Enter Shikari: Either You Know You're Oppressed, Or You're Asleep

Categories: Listen Up!

Shikari2 by Joe Dilworth.jpg
Photo by Joe Dilworth
If there is anything you can say about Enter Shikari, it's that the band is a challenge just by its very nature. There's no genre, no label, no box that they fit comfortably in. Ultimately, they are that obnoxious zigzag Tetris piece that brings the whole game down.

Lots of attempts have been made to compartmentalize the group with terms like electronicore -- whatever the hell that means -- but none really fits them very well.

If you were forced at gunpoint to draw a comparison to another group, it would probably be to Chumbawamba. If all you know of that act is "Tubthumping," then you've missed out on some of the greatest political and anarchist music ever produced. Enter Shikari picks up that same torch and adds shades of Trent Reznor, dubstep and Eminem to the mix.

Their latest album is A Flash Flood of Colour. It's their third studio release, and it's already a No. 1 UK rock hit, proving that they are a band on the rise and that they should be watched carefully. It's a continuous and constant cry against what they see as an endlessly corrupt system, and easily one of the most purely political records ever to reach so high on the charts.

"Anyone who thinks they are truly free and not oppressed in this world is asleep," says singer Rou Reynolds via e-mail. "Today you are only as free as your purchasing power, i.e., how much dollar you have."

Alice Cooper famously called politics in music treason against rock and roll, and most bands that base themselves purely around a mission to fight the man rarely do the music industry any lasting benefit. That being said, there are many moments on Flash Flood of Colour that show incredible ability in the realm of both pop and avant-garde songwriting.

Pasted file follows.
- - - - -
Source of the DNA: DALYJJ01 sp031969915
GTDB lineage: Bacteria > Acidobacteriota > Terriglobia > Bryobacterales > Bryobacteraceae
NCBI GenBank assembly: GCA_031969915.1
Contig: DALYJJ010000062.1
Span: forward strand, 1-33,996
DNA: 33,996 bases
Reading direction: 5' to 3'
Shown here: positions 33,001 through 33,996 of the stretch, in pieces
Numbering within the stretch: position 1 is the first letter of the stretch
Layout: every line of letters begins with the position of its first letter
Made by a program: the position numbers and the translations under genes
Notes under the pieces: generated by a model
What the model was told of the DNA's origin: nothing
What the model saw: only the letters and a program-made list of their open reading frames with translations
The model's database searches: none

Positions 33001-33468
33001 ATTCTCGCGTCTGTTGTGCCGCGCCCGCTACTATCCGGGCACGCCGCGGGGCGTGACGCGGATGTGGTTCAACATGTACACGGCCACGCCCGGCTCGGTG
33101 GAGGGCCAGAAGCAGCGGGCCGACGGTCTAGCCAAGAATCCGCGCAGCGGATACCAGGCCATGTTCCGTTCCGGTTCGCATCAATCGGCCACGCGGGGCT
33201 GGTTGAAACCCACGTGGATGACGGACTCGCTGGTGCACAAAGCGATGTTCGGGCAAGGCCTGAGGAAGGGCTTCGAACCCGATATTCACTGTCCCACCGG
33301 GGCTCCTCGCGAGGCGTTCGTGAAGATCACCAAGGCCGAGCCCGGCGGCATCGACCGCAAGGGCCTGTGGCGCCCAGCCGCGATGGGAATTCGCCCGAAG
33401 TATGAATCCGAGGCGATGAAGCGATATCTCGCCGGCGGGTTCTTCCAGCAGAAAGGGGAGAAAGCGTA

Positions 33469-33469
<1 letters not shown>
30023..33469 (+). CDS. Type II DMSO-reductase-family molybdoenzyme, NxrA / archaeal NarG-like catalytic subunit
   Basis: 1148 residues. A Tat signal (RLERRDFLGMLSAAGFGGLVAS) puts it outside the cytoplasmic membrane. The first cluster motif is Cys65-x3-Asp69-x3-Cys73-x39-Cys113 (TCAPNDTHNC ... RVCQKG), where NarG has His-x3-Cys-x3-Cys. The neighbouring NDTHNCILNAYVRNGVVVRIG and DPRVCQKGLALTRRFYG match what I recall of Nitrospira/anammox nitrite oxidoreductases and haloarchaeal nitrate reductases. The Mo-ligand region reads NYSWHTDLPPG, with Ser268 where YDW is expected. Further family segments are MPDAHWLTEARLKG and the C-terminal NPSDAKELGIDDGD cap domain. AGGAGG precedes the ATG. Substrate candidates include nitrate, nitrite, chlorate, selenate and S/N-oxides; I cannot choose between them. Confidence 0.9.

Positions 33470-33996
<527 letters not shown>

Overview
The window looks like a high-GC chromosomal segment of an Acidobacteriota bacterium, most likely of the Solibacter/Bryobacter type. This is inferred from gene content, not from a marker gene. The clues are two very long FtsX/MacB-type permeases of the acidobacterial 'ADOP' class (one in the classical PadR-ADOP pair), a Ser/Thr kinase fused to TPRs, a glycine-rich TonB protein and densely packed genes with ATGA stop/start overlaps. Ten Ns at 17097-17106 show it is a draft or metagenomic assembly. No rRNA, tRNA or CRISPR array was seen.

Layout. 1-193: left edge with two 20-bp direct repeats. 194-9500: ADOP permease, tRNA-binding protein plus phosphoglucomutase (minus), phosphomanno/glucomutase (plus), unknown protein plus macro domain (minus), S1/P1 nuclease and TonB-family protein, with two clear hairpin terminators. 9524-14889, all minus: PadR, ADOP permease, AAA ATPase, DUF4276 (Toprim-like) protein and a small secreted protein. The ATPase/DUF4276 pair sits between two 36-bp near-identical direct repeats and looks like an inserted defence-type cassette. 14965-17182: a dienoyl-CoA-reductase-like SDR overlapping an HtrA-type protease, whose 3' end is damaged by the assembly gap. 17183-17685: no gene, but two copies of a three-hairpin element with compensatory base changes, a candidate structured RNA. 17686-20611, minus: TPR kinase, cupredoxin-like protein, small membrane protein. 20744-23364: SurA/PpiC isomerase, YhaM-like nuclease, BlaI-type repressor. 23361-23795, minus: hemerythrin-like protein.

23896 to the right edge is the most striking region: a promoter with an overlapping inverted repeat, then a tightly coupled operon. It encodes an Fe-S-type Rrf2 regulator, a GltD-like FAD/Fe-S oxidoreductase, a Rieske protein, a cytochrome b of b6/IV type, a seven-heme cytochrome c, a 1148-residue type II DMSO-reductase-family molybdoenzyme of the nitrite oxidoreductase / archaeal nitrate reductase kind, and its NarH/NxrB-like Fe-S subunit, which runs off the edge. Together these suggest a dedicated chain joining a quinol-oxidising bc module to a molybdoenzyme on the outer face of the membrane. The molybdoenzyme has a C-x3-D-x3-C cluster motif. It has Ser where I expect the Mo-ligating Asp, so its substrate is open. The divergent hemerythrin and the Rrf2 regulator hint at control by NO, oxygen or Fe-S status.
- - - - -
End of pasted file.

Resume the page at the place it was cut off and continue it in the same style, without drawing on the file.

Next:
It opens strong with "System...," an amazing mixture of dance track and bizarre metaphorical beat poetry that comes together perfectly like a Biblical parable, combining just the right amounts of preachiness, honesty, anger and accessibility.

"From my personal experience, I can say that music does have a big effect on people and can change individual lives," says Reynolds. "I think for some people it can simply give them confidence, knowing that others have the same views and passion. For some, it can even encourage such drastic actions as a change in career path.

"Also, we have to remember, all art has a message. The mind-numbing music in the charts has a message, too: To conform, to consume, to be greedy, to be selfish, to be vacuous, to hold fake values, to be insecure, to be uninspired. We simply chose to have a different message."

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Does that guy know how insufferably arrogant he sounds? and are these guys 15 years old?

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